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Marko Jaric: Not always on intimate terms with the basketball
David Kern

Last Wednesday night against the Oklahoma City (nee New Orleans) Hornets, Marko Jaric practically pissed himself through perhaps the worst 106 seconds of point guard play in Timberwolves history. With a minute gone in the third quarter and the Wolves up by a dozen, the man who is supposed to be the team's new floor general gift-wrapped a turnover to his Hornets counterpart Chris Paul, a six-foot-tall rookie who gave up seven inches to Jaric. Little more than half a minute later, Jaric allowed Paul to blow past him for an easy layup, promptly delivered another errant pass, fouled Paul in the act of shooting, palmed the ball for his third turnover of the nascent quarter, and helplessly committed another foul while Paul was converting another layup. Likely motivated by equal parts pity and disgust, Wolves coach Dwane Casey banished Jaric to the bench for the rest of the game, an eventual four-point loss to a team Minnesota rightly expected to beat.

You could see Jaric's meltdown coming five games away. Before suiting up to meet the Hornets, he hadn't played more than 27 minutes in any single contest since November 7, and self-doubt was visibly sapping his mental and physical acuity. Last Wednesday's game was the third straight in which he registered more turnovers than assists. Barely three weeks into the season, he candidly told reporters that his wretched play was making it hard for him to sleep at night.

The concern was appropriate. More than any other player on the roster, Jaric symbolizes the Wolves' decisive shift to a new, defense-oriented identity. He is almost the mirror opposite of Sam Cassell, a deadeye shooter and savvy passer who sabotaged Minnesota's perimeter defense last season with his bitchy indifference and gimpy hips and back. VP of basketball operations Kevin McHale, with Casey's obvious blessing, swapped Cassell and a first-round pick (which goes into effect the next year the Wolves make the playoffs) to the L.A. Clippers this summer in exchange for Jaric and the since-waived guard Lionel Chalmers. Another requirement of the trade was that Jaric sign a six-year, $38-million contract, which has left the Wolves tied to the 27-year-old Serb further into the future than they are to Kevin Garnett or anyone else.

Purging Cassell was necessary: At best he was going to be a rancorous, short-term offensive sparkplug working off the last year of his contract in Minnesota. But when Sammy keyed a surprising 9-2 start for the perpetually woeful Clips just as Jaric was beginning to lose his nerve, telegraph his passes, and play patty-cake with his dribble, the contrast was too glaring to ignore.

However, for the past two games (Tuesday's Wolves-Clippers matchup occurred after this was written), the Good Marko has been ascendant. Working against another little jitterbug point guard, T.J. Ford, in the Milwaukee game last Friday, Jaric used his size to drive to the hoop, racking up seven points (en route to a season-high 24) and three assists in the first quarter alone. And his pressure-packed jumper in the final minute against Cleveland made Cassell's crunch-time absence less palpable and helped spur Minnesota to a road win over a quality opponent.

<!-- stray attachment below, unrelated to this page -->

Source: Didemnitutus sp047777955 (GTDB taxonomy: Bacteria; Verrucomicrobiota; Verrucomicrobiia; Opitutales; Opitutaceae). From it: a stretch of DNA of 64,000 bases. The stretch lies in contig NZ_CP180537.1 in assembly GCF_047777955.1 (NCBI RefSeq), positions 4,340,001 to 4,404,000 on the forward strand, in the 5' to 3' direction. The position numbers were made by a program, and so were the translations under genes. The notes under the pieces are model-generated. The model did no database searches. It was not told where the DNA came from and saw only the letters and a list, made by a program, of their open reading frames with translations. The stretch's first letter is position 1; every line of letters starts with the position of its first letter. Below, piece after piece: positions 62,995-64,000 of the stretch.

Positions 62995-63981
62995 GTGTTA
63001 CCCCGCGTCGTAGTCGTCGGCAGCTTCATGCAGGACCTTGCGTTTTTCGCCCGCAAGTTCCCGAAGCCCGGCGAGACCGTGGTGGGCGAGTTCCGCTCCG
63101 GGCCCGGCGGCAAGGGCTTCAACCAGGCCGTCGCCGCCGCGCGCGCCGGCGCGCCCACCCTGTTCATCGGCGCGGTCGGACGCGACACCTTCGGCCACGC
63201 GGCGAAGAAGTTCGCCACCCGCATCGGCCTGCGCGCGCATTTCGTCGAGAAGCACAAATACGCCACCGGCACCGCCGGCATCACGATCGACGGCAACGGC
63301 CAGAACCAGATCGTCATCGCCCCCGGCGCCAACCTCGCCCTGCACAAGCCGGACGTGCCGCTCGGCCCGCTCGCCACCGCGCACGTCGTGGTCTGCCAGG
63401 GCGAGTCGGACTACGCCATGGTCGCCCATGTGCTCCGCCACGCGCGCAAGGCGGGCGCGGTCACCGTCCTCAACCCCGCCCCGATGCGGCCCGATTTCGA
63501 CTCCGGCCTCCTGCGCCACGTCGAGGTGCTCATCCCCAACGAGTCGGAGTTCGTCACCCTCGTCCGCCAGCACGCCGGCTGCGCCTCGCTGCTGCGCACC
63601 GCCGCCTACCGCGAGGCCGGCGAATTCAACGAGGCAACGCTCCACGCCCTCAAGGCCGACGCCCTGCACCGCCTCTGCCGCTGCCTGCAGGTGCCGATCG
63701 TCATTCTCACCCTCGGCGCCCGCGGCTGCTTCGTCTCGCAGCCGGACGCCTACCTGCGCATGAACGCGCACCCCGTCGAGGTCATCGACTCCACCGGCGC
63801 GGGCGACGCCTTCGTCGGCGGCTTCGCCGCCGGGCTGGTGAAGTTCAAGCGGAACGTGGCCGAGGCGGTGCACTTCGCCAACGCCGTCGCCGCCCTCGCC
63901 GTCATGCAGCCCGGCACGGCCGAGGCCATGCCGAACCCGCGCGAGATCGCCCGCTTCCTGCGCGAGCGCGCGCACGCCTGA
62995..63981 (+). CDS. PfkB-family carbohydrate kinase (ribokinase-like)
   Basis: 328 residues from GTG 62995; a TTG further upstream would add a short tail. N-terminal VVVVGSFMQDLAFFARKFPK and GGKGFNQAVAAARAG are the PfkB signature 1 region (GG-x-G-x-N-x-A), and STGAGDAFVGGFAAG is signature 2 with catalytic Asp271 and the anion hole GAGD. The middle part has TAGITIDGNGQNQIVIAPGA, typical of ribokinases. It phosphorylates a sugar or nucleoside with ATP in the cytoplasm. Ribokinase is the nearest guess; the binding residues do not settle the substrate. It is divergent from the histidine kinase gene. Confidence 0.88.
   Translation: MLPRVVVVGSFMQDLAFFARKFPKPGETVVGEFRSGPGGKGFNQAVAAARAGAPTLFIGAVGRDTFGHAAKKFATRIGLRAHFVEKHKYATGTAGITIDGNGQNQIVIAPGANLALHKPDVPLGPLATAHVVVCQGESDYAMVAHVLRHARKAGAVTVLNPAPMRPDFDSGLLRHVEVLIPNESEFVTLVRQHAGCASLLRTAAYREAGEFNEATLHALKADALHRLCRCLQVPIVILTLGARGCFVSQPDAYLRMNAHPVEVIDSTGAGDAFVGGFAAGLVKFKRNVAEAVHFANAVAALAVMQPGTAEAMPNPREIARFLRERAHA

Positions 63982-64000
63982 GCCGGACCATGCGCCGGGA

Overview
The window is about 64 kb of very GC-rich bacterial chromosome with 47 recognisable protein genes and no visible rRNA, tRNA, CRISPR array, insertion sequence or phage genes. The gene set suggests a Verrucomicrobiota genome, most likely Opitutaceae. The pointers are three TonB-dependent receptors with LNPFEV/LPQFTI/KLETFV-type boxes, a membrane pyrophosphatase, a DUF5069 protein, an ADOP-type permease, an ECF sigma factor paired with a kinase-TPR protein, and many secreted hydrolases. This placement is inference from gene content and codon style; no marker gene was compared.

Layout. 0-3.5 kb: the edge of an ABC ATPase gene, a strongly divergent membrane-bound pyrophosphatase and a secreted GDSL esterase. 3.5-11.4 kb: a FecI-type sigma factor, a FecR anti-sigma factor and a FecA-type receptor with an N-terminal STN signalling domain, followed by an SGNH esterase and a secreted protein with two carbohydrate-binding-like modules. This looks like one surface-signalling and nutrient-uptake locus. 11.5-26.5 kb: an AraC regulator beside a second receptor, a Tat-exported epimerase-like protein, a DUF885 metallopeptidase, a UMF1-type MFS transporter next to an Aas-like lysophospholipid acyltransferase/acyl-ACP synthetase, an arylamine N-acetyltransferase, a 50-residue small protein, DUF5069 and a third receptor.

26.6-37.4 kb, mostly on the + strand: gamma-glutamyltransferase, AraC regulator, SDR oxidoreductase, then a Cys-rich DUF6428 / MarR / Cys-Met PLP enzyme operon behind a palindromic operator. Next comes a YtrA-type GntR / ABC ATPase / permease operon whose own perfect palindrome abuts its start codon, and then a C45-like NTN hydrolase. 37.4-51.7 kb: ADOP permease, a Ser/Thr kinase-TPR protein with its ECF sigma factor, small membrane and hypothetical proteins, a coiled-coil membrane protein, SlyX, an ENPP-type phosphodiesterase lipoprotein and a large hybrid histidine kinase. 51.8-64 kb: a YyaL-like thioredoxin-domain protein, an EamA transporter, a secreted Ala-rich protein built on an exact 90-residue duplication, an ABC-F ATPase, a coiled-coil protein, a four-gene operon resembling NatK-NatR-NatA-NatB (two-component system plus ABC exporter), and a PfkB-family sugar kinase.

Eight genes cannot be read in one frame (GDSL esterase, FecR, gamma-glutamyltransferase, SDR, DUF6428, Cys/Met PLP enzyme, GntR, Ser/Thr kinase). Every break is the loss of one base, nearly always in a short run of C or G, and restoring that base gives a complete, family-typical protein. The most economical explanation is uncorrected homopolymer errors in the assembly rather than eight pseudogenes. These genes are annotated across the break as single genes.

But Jaric's contribution was even more pronounced on the defensive end. Twice in a row now, Casey has switched Jaric over to the opponent's most dynamic scorer in the fourth quarter, with favorable results. Few players put the ball in the hoop better than Milwaukee's Michael Redd and Cleveland's Lebron James--both rank among the NBA's top six scorers--yet Jaric, with strategic help from his teammates, limited both to well under 50 percent accuracy in the final period. This enabled Casey to inject Troy Hudson's offense into the lineup while benching on-ball stopper Trenton Hassell without a significant drop-off in the team's defensive tenacity.

The knock against Jaric in L.A. was that he was inconsistent and injury-prone. Right now, his mental toughness is more suspect than his health. At 6'7", his size is both a curse and a blessing, depending on the point guard matchup of the hour. But among the alternatives, Troy Hudson is a shoot-first (and second, and third) point guard who can't defend or run the offense particularly well, and Anthony Carter, while rugged enough on D, doesn't have the reliable jump shot or the long-term contract that is apparently necessary to warrant steady minutes. In other words, Jaric is vital to this team's fortunes, and is getting paid like a starter for the next six years. No more pants-peeing allowed.

Want more Hang Time? Britt Robson breaks down most individual Timberwolves games in his "Three-Pointers" on the City Pages's Balls! sports blog.

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